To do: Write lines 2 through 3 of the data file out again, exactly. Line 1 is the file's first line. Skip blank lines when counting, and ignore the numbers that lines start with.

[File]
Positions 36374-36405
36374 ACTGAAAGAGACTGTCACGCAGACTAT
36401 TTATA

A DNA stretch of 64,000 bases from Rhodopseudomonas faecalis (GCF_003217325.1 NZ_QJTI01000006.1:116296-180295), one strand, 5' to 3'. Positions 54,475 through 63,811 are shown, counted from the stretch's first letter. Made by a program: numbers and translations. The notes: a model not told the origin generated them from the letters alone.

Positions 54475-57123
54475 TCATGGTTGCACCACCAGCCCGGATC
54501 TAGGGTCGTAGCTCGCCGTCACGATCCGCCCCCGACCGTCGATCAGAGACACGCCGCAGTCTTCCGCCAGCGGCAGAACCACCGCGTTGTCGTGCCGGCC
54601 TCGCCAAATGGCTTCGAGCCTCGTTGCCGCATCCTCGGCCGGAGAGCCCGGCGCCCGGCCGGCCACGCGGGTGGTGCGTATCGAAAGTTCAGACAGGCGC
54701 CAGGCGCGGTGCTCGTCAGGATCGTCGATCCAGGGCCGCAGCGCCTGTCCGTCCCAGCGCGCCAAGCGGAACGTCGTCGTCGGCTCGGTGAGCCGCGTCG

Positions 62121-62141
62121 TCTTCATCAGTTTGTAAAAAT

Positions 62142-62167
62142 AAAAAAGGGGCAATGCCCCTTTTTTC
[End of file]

36374 ACTGAAAGAGACTGTCACGCAGACTAT
36401 TTATA